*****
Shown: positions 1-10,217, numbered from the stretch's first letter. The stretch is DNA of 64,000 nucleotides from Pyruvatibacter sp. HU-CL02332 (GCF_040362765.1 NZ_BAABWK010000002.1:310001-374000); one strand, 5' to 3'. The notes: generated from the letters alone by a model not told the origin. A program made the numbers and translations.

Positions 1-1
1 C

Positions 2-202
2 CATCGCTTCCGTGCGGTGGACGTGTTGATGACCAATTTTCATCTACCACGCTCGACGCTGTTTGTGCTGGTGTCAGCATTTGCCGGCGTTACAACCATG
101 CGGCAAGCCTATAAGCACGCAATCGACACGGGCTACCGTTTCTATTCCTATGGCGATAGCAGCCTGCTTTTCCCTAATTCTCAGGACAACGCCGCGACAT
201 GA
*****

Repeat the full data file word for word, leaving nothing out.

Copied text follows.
Shown: positions 1-10,217, numbered from the stretch's first letter. The stretch is DNA of 64,000 nucleotides from Pyruvatibacter sp. HU-CL02332 (GCF_040362765.1 NZ_BAABWK010000002.1:310001-374000); one strand, 5' to 3'. The notes: generated from the letters alone by a model not told the origin. A program made the numbers and translations.

Positions 1-1
1 C

Positions 2-202
2 CATCGCTTCCGTGCGGTGGACGTGTTGATGACCAATTTTCATCTACCACGCTCGACGCTGTTTGTGCTGGTGTCAGCATTTGCCGGCGTTACAACCATG
101 CGGCAAGCCTATAAGCACGCAATCGACACGGGCTACCGTTTCTATTCCTATGGCGATAGCAGCCTGCTTTTCCCTAATTCTCAGGACAACGCCGCGACAT
201 GA